View Poll Results: Do you largely agree with Dr. Sowell

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Thread: Dr. Sowell Intellectuals and Society

  1. #11
    Advisor Rassales's Avatar
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    Re: Dr. Sowell Intellectuals and Society

    Quote Originally Posted by Harry Guerrilla View Post
    Economics is a social science man.
    What's your point? I mean, your very argument is the one Sowell opposes.
    Last edited by Rassales; 01-18-10 at 01:15 PM.

  2. #12
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    Re: Dr. Sowell Intellectuals and Society

    Quote Originally Posted by Rassales View Post
    What's your point? I mean, your very argument is the one Sowell opposes.
    Economics measures the wants and needs of a society and individuals.
    Sometimes it just does the raw numbers and other times is measures what motivates people to do certain things, like buying product x and why they choose that over product y.

    I think he is, generally, accurate in describing what people want to believe, particularly those we look to as the learned.

    I don't think he opposes it, the majority of his argument is that decentralized knowledge is superior to that of centralized knowledge.
    Last edited by Harry Guerrilla; 01-18-10 at 01:18 PM.
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  3. #13
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    Re: Dr. Sowell Intellectuals and Society

    Quote Originally Posted by Tucker Case View Post
    There are ironic points in this. For example, Sowell says "the fatal misstep of intellectuals is assuming that superior ability within a particular realm can be generalized to superior wisdom or morality overall"

    The irony is that Sowell is an economist, but this discussion is about sociology.

    Yeah, pretty much. Just another intellectual who thinks he knows everything. Comedy gold.
    "Yes, but are you a Protestant atheist or a Catholic atheist?".- Northern Irish joke

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    Re: Dr. Sowell Intellectuals and Society

    Quote Originally Posted by Harry Guerrilla View Post
    Economics measures the wants and needs of a society and individuals.
    Actually, economics speaks only to MATERIAL wants and needs. There are a great many motivations outside the acquisition of wealth, and Sowell's topic in the video speaks to those non-wealth-oriented motivations.
    Sometimes it just does the raw numbers and other times is measures what motivates people to do certain things, like buying product x and why they choose that over product y.

    I think he is, generally, accurate in describing what people want to believe, particularly those we look to as the learned.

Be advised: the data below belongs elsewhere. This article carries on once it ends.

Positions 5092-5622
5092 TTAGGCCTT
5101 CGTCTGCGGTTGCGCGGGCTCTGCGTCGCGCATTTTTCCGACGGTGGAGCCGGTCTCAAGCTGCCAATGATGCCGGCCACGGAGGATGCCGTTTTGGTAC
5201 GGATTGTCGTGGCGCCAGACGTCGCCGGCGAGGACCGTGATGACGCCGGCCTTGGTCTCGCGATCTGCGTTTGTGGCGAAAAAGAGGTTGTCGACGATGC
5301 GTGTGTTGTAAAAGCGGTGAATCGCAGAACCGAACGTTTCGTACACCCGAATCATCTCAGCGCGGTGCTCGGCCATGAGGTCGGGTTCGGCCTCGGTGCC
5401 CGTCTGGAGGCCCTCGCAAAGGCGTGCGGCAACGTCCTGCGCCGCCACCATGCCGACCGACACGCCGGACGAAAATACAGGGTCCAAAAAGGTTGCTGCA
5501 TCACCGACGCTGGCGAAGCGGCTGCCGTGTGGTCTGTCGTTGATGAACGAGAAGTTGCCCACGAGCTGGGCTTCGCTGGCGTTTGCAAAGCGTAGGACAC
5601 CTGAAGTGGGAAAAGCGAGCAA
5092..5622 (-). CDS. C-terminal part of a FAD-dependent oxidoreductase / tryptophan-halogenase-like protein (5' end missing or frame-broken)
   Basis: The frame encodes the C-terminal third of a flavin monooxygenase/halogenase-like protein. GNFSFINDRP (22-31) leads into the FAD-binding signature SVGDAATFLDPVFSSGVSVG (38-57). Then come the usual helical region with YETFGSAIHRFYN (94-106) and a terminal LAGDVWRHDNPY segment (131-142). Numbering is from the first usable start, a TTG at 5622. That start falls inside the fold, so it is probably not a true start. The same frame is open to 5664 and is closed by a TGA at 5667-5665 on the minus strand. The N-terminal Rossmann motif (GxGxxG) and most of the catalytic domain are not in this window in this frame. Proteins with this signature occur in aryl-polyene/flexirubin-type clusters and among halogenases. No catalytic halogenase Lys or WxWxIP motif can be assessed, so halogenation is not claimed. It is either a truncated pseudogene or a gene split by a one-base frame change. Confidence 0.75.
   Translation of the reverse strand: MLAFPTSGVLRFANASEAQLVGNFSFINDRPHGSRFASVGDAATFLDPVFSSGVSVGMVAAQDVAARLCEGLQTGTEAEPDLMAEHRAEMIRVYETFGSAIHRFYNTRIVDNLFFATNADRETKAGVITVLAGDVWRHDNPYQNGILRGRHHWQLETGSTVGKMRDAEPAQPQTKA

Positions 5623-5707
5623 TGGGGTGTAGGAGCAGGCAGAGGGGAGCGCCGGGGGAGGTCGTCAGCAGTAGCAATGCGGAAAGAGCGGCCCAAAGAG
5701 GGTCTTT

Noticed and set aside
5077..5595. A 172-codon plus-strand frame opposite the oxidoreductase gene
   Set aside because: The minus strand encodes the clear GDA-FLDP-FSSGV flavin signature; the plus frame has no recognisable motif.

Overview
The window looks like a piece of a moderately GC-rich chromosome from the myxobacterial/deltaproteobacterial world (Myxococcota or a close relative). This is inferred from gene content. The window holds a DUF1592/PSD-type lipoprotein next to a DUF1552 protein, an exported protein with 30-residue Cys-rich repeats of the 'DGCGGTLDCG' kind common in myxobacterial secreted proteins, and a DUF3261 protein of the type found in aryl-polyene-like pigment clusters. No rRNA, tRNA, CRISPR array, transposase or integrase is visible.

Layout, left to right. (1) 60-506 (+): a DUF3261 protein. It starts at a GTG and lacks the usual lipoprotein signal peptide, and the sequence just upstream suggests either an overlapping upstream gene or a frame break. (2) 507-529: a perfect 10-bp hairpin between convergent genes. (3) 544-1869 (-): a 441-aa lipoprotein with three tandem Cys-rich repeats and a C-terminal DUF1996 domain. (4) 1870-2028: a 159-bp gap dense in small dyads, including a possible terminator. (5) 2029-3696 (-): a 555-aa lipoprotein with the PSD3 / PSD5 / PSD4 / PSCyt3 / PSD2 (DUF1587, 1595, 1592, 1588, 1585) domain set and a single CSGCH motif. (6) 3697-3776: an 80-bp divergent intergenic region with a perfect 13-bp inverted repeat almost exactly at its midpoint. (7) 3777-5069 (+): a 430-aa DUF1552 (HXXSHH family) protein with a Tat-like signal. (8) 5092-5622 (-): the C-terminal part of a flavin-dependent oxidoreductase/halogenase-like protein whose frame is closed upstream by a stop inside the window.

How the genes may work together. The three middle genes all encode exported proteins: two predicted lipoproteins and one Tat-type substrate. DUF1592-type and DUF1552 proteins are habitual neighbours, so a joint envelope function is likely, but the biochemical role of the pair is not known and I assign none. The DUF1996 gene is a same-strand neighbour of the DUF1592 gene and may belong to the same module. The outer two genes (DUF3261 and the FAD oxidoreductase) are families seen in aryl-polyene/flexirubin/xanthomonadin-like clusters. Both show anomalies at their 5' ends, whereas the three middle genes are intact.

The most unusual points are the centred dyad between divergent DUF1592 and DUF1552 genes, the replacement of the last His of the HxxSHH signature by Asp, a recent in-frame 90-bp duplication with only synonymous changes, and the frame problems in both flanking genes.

I don't think he opposes it, the majority of his argument is that decentralized knowledge is superior to that of centralized knowledge.
    IF that were the only effect of his argument, I'd agree. But he's implying that "consequential knowledge" is spread out equally among the decentalized populace. That isn't true.

    If the US had problem with fawning over the learned, his point might be important (perhaps his book should be published in French). But instead we fawn over the wealthy and powerful. American culture is already makes us wary of intellectuals.

    Telling people things they already think doesn't make one's ideas important--just popular. I'm guessing his real aim is to sell lots of books by reiterating to people what they already think.

  5. #15
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    Re: Dr. Sowell Intellectuals and Society

    Quote Originally Posted by Harry Guerrilla View Post
    Economics is a social science man.
    Social science =/= sociology.

    Sociology is a specific branch of the social sciences. Just like psychology or economics are specific branches of the social sciences.


    Would you automatically consider Dr. Phil to be a credible economist simply because he's versed in a social science?
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  6. #16
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    Re: Dr. Sowell Intellectuals and Society

    Quote Originally Posted by Rassales View Post
    Actually, economics speaks only to MATERIAL wants and needs. There are a great many motivations outside the acquisition of wealth, and Sowell's topic in the video speaks to those non-wealth-oriented motivations.
    Yes and no, there are somethings in economics that don't always apply to material things, particularly medical care and other services.

    Which is actually where I drew my personal connection to what he was talking about.

    Quote Originally Posted by Rassales View Post
    IF that were the only effect of his argument, I'd agree. But he's implying that "consequential knowledge" is spread out equally among the decentalized populace. That isn't true.
    I didn't take that from him, I took the general idea that knowledge can not be centralized and that its best left to a decentralized group to decide.

    Quote Originally Posted by Rassales View Post